After quality, the most valuable elements depend on the industry. In food and beverages for example, sensory appeal runs a close second to quality. In consumer banking, provides access and heirloom (a good investment for future generations) are the elements that matter; in fact, heirloom is crucial in financial services generally, because of the connection between money and inheritance. The broad appeal of smartphones stems from how they deliver multiple elements, including reduces effort, saves time, connects, integrates, variety, fun/entertainment, provides access, and organizes. Manufacturers of these products—Apple, Samsung, and LG—got some of the highest value ratings across all companies studied.

Putting this to use

There’s a lot of debate on the web about content quality versus quantity. If you’re trying to drive “traffic,” there could be an argument for quantity, but this research confirms that if you’re trying to drive revenue and success, the focus should be on quality.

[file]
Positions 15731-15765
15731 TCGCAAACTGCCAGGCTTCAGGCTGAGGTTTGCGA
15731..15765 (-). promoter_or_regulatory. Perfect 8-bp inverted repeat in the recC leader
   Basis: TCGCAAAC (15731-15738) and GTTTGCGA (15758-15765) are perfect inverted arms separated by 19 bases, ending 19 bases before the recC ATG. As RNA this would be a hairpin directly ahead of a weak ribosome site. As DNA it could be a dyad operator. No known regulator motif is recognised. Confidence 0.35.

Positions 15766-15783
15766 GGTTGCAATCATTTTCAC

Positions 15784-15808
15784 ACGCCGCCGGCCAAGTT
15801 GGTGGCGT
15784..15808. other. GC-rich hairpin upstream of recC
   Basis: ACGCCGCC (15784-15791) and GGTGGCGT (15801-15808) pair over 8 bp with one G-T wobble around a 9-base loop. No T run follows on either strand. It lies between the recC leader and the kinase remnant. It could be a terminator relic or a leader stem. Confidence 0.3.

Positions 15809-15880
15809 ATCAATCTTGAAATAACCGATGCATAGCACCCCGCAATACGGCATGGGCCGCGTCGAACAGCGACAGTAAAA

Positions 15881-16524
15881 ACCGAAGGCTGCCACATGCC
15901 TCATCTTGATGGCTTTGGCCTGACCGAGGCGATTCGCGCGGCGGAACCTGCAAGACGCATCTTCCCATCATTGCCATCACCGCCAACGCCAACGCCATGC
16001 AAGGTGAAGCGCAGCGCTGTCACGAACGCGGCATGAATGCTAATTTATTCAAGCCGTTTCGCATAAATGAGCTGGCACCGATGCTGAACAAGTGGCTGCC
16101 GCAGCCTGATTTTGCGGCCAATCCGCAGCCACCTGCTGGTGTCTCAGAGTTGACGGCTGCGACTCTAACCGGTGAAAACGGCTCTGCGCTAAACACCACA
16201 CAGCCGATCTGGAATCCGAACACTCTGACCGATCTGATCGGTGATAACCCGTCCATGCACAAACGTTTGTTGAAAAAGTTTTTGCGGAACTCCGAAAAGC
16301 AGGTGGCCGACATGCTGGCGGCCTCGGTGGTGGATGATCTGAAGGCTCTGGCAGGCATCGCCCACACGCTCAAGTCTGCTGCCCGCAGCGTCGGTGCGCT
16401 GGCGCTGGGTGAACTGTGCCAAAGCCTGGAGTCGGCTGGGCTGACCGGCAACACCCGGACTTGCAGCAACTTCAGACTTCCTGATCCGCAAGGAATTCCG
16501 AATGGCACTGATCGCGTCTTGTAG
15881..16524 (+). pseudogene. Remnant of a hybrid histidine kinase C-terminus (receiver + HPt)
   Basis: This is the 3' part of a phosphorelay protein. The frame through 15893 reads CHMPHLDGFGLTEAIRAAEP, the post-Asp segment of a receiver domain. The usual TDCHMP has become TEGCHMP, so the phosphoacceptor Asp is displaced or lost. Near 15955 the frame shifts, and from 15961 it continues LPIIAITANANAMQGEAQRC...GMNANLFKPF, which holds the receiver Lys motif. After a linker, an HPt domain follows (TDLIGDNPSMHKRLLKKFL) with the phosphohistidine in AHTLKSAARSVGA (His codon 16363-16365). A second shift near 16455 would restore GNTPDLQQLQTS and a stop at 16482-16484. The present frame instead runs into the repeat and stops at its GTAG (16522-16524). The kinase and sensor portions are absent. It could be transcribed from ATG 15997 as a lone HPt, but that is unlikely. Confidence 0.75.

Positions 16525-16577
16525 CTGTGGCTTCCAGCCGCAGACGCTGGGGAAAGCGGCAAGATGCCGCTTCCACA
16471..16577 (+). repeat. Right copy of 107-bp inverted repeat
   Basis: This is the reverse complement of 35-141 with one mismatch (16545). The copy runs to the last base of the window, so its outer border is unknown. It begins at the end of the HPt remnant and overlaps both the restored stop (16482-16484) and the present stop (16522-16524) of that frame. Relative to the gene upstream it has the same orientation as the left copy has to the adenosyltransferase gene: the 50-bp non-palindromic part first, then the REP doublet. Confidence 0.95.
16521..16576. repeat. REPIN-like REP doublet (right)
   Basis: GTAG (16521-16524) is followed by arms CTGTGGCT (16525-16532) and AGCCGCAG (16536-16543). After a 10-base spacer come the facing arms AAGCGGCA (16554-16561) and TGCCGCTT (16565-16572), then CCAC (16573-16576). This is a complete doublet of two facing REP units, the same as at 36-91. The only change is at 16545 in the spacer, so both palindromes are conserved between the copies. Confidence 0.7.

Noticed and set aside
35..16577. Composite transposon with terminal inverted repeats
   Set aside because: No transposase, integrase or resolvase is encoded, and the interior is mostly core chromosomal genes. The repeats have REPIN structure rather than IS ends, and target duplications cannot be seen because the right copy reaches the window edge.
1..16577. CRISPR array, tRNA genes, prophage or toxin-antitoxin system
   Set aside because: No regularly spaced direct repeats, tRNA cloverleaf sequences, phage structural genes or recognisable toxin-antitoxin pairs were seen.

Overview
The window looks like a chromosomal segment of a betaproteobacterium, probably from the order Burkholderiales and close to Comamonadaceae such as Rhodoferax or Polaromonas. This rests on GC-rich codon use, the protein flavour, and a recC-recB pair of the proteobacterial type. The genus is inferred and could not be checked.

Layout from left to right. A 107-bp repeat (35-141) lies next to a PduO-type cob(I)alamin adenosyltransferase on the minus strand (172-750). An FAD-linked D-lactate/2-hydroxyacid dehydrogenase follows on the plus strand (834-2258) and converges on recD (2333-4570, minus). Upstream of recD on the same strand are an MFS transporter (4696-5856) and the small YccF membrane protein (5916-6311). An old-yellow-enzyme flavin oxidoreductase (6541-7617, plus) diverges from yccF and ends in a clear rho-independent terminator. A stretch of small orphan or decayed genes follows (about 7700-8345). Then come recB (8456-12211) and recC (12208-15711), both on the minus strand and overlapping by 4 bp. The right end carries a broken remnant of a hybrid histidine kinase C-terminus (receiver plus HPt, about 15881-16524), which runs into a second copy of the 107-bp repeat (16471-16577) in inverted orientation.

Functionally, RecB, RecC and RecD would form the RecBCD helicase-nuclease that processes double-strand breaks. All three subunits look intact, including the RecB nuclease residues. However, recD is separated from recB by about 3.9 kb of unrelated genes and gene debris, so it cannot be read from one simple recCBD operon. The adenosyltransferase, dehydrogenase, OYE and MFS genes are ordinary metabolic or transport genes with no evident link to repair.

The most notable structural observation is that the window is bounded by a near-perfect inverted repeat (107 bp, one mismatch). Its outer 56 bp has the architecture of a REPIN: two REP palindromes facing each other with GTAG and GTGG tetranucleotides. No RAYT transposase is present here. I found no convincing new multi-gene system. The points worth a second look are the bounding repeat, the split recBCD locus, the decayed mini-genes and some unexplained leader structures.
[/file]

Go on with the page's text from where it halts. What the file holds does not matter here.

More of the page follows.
Most of the corporate content out there today is utilitarian. I’m guessing if you’re thinking about your own marketing efforts right now, your supporting content is about helping, answering questions, informing, saving time, etc. Is there room for you to maneuver into other, higher-level categories?

Another interesting application might be in your work to become known. If you’ve read my book KNOWN, you know that an essential part of building a personal brand is finding a way to tell your story online in an un-contested “space.” Perhaps you can use this research to find a way to differentiate yourself in your industry. For example, if competitors are creating content that “informs,” can you side-step into other categories? Is there an under-served value in your industry?

I think the way Bain presented “values” is thought-provoking and I hope it has you reflecting on whether you should be creating value … or values. As I looked over the possibilities, I found at least 10 factors that I might be serving through this blog but it made me wonder if my readers feel the same way!

Did you find anything surprising about this list? How does it apply to you?

SXSW 2016 3Mark Schaefer is the chief blogger for this site, executive director of Schaefer Marketing Solutions, and the author of several best-selling digital marketing books. He is an acclaimed keynote speaker, college educator, and business consultant.  The Marketing Companion podcast is among the top business podcasts in the world.  Contact Mark to have him speak to your company event or conference soon.

Value chart reproduced with permission from Harvard Business Review.